You Can Still Get Windows 10 for Free With a Windows 7, 8, or 8.1 Key

w10productkey

Microsoft’s free Windows 10 upgrade offer is over–or is it? There’s still a way to activate Windows 10 with a Windows 7, 8, or 8.1 key, in addition to Microsoft’s accessibility offer.

You Can Still Use an Old Key with the Anniversary Update

As part of Windows 10’s November update, Microsoft changed the Windows 10 installer disc to also accept Windows 7 or 8.1 keys. This allowed users to perform a clean install Windows 10 and enter a valid Windows 7, 8, or 8.1 key during installation. Windows 10 would then report that key to Microsoft’s servers, and Windows 10’s actiation servers would give your PC a “digital entitlement” (now a “digital license”) to continue using Windows 10 for free, just as if you had upgraded.

This also works from within Windows 10. Even if you don’t provide a key during the installation process, you can head to Settings > Update & Security > Activation and enter a Windows 7 or 8.1 key here instead of a Windows 10 key. Your PC will receive a digital entitlement.

Now, even though the free upgrade offer is technically over, this method still works in the Anniversary Update, either when installing Windows 10 with Anniversary Update media or by entering the key after installing Windows 10. Enter any Windows 7, 8, or 8.1 key that hasn’t previously been used to upgrade to 10, and Microsoft’s servers will give your PC’s hardware a new digital license that will allow you to continue using Windows 10 indefinitely on that PC.

Microsoft hasn’t released any sort of statement about this upgrade method at all. It’s possible that Microsoft will disable it soon, but it’s also possible Microsoft will look the other way and keep this trick around to encourage more Windows 10 upgrades for a long time to come.

How to Use a Windows 7, 8, or 8.1 Key to Get Windows 10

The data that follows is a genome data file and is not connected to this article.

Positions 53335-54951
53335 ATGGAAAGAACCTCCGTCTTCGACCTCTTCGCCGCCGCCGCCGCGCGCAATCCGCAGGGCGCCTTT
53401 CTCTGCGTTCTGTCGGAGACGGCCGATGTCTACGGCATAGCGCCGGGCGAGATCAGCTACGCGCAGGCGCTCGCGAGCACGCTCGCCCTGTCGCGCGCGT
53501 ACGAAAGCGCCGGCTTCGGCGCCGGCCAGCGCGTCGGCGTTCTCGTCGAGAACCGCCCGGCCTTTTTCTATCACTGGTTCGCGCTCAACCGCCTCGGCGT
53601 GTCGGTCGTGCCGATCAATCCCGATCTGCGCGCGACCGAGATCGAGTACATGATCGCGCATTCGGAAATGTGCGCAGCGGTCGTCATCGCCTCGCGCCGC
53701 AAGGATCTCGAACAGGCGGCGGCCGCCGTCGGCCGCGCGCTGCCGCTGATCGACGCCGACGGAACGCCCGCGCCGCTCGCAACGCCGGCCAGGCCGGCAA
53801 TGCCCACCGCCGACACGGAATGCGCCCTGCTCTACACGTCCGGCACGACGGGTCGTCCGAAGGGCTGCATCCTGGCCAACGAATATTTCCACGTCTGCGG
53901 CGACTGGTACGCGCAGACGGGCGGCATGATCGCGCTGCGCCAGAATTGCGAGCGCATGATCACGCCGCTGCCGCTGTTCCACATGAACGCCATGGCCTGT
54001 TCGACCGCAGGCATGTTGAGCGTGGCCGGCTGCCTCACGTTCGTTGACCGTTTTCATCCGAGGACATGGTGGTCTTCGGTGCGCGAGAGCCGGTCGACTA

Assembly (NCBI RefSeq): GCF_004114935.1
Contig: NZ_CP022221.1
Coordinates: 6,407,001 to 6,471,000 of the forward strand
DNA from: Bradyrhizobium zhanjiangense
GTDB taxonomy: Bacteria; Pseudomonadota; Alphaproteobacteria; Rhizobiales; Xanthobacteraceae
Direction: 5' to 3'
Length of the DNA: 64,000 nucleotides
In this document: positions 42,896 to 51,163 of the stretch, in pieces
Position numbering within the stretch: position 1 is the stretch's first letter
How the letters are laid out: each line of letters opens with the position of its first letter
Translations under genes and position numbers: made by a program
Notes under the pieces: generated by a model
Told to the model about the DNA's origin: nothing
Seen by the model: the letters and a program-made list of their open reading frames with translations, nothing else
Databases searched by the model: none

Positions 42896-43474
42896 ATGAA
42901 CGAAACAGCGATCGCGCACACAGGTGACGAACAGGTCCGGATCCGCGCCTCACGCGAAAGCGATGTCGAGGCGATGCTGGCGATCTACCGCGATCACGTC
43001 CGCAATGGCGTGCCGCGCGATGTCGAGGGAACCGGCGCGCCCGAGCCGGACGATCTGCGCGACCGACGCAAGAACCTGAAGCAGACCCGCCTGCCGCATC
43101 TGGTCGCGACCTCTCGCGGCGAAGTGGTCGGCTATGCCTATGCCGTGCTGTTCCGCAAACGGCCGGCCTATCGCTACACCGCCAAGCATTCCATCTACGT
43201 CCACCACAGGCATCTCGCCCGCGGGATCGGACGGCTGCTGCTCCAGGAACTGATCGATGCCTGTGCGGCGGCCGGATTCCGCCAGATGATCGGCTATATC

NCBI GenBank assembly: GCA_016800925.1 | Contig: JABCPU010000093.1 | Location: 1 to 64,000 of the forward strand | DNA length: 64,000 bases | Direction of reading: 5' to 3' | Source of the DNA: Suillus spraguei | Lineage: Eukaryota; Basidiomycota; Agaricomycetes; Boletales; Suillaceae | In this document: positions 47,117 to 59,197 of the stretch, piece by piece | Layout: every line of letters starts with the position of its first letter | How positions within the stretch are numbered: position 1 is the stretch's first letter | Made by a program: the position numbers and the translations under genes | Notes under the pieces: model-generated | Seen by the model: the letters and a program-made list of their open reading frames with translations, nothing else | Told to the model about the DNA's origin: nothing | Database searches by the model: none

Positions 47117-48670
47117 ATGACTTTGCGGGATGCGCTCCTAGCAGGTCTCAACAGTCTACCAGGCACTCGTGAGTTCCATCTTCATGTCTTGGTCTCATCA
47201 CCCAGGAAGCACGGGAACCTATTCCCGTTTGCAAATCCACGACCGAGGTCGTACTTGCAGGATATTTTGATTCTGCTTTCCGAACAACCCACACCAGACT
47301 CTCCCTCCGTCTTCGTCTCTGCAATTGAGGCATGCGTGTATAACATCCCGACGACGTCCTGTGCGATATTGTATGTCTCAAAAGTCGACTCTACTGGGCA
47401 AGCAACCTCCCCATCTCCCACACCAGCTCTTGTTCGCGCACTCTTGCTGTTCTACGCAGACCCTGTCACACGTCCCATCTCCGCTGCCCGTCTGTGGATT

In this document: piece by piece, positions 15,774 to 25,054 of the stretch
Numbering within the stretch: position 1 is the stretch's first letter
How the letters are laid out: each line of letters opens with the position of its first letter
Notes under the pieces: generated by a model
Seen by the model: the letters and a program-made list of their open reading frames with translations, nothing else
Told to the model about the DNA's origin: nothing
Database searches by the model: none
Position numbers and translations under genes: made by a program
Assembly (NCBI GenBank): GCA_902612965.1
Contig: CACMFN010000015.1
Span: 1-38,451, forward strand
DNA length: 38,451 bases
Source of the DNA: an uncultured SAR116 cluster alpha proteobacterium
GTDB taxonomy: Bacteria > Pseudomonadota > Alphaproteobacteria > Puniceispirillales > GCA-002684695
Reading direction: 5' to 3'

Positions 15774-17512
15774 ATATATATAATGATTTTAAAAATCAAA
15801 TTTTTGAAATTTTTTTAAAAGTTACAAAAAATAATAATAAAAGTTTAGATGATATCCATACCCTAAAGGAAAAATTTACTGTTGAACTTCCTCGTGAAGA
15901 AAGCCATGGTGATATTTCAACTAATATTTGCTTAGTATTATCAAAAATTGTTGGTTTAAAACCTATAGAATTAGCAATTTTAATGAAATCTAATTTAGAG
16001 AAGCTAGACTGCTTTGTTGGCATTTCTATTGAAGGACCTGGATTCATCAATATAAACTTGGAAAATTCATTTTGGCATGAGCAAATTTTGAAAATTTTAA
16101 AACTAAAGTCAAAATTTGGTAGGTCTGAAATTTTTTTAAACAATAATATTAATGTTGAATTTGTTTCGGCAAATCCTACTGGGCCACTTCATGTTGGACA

This process is easy. First, you’ll need a Windows 7, 8, or 8.1 key. If you have one of those lying around, great. If you don’t, you can use a tool like NirSoft’s ProduKey to find the key currently in use on your Windows 7, 8, or 8.1 PC. Write it down.

Be sure you have backups of your important files before continuing. Even if you plan on performing an upgrade install, something could go wrong. It’s always a good idea to have backups, especially when installing a new operating system.

Create Windows 10 installation media if you don’t already have it lying around. You can do this with Microsoft’s Windows 10 media creation tool. Select “Create installation media for another PC” and the tool will offer to create a bootable USB flash drive or burn a bootable DVD.

Insert the installation media into the computer you want to upgrade, reboot, and boot from the installation media. Install Windows 10 normally. You can perform an upgrade installation that keeps your existing files or a clean installation that wipes your system drive.

When you’re asked to enter a key, enter the Windows 7, 8, or 8.1 key. The installer will accept this key and the installation process will continue normally.

After you’ve installed Windows 10, head to Settings > Update & Security > Activation and you should see that your PC has a digital license.

If you didn’t enter a key during the installation process, you can enter a Windows 7, 8, or 8.1 key right in this window when you’re asked to provide a Windows 10 key. Windows will check in with Microsoft’s servers and give your PC a digital license for Windows 10.

It’s that simple. If you ever want to reinstall Windows 10 in the future, you should be able to use the same Windows 7, 8, or 8.1 key you entered here. That key will be associated with a “digital license” on Microsoft’s servers, allowing you to continue reinstalling Windows 10 even if Microsoft disables this method of acquiring Windows 10.

You can also sign in to your new PC with a Microsoft account and that key will be associated with your Microsoft account, making it easy to reactivate your digital license if you ever need to reinstall Windows 10 later.

Chris Hoffman is a technology writer and all-around computer geek. He's as at home using the Linux terminal as he is digging into the Windows registry. Connect with him on Google+.